Let us know what your drivers are for automating your IT asset tracking and management processes. Does better managing a 24x7 datacenter operation lead the way? How about the need to address loss or theft, reducing over purchases, product cannibalization (resulting in warranty issues), or government or legal compliance?
[Photo credit 1&1]
Helps Locate Breast Tumors During Surgery with Precision, Without Risk of Infection
One of the first blog posts in this campaign described how RFID can be used to create a more pleasant environment for cancer patients by having their favorite things, such as music and picturesque scenes, surround them as they enter the clinic. In fact, it’s the most popular post yet.
RFID is again improving the healthcare experience of cancer patients, but in a very different way. SenoRx, has submitted a patent for an RFID-based system that will give radiologists a more precise way for marking a tumor's location for the surgeon. In this proposed process, the RFID tag, which is about the size of a grain of rice, would be inserted into the tumor. This new way of locating a tumor could potentially reduce the risk of infection and help surgeons locate lesions faster and more accurately.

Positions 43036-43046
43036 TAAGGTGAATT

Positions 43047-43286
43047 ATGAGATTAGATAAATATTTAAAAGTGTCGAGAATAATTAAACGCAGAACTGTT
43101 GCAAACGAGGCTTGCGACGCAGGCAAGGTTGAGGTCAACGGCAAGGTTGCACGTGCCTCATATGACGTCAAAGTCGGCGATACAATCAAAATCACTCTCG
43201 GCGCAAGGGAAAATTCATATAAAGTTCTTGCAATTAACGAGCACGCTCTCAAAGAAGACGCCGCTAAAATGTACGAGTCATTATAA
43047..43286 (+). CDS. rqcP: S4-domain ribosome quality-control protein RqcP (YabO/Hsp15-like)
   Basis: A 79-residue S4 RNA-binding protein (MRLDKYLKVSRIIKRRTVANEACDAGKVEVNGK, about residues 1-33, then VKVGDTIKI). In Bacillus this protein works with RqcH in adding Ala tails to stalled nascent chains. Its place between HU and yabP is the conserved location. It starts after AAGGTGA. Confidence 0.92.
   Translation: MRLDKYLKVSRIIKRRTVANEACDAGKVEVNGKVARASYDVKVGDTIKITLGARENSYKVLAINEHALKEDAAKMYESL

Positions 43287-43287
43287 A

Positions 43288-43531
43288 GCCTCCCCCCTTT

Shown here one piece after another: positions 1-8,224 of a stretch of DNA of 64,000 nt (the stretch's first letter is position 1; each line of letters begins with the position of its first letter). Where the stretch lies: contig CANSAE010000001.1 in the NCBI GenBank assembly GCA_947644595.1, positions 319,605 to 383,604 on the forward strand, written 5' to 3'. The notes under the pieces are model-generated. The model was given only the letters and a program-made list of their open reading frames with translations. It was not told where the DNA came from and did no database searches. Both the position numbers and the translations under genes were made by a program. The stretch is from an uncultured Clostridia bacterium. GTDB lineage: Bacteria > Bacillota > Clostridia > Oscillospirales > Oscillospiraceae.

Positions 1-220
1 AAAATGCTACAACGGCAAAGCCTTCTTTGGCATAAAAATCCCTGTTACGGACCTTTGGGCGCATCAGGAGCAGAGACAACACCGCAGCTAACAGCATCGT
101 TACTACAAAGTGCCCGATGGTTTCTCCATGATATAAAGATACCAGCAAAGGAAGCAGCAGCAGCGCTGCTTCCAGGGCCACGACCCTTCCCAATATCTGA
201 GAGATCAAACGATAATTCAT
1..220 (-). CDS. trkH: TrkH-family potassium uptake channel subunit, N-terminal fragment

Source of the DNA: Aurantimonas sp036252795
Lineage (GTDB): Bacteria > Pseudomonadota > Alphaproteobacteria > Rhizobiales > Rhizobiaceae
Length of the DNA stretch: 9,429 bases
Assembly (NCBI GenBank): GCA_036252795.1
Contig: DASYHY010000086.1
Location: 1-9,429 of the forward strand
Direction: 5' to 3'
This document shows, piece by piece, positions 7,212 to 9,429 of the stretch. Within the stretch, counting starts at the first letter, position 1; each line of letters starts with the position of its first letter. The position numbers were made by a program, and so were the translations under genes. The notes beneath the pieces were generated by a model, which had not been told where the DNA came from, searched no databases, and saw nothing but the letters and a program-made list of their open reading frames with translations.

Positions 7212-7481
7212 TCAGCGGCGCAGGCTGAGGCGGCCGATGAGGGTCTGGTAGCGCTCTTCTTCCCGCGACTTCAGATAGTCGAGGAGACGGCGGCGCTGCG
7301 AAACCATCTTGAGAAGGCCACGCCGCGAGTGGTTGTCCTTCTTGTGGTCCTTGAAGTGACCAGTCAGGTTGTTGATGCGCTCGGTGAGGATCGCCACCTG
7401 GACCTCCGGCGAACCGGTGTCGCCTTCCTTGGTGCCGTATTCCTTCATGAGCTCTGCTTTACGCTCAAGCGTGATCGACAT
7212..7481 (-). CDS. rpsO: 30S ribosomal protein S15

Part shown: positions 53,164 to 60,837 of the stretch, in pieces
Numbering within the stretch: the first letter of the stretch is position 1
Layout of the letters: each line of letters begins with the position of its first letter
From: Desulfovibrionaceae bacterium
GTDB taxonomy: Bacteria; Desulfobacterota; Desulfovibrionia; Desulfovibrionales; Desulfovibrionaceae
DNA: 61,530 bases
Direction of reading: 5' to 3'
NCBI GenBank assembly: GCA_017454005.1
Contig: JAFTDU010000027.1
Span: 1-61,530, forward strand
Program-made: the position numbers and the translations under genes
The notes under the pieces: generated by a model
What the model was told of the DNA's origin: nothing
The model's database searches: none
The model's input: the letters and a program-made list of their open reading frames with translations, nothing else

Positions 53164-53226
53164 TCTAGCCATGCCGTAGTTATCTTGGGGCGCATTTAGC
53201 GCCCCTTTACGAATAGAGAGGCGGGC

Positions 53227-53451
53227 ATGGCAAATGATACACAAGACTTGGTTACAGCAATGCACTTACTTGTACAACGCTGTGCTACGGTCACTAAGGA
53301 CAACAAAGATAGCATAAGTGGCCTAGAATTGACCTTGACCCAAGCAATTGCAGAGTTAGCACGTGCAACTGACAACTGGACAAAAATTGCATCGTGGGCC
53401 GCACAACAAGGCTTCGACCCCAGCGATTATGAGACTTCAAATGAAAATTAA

The way it happens now is that a patient goes through a one-day long appointment where the radiologist inserts a wire into the lesion, with one end protruding from the breast to mark its location. The surgeon can then follow the length of wire to pinpoint the specific location of the tumor. This procedure usually requires a patient to schedule both radiological and surgical procedures on the same day the wire is inserted to prevent infection that could be introduced by the wire and leave little time for the wire to be dislodged.
However, with RFID, the tag would not move. And because it can be inserted up to seven days prior to surgery, the patient may be able to have it done in conjunction with a regular radiology appointment. For example, while the radiologist examines a patient, he would use a needle injector to insert the RFID tag in the center of the tumor. The surgeon then uses a reader with a probe to detect the tag. A screen on the reader presents the tag's unique ID number, and a sound signal is used to indicate when the reader senses the tag, which gets louder as it gets closer.
According to a SenoRx Form-10, the device has not yet been approved by the FDA. With the number of uses of RFID in healthcare growing, it is no surprise that the aforementioned post Enhancing the Patient Experience with RFID is one of the most popular posts on our blog. We’d love your thoughts on today’s post too!
Solution Enables Personalized Banking Services and Process Automation
I remember the pre-ATM days, when all personal banking was done in the bank, face-to-face with a teller or financial specialist. No bank cards, PIN codes, or touch screens. I also remember having to wait in long lines, so I’m sure reducing customer wait time was one of the primary reasons banks began adopting a variety of technologies to automate customer experience and drive efficiencies into their process.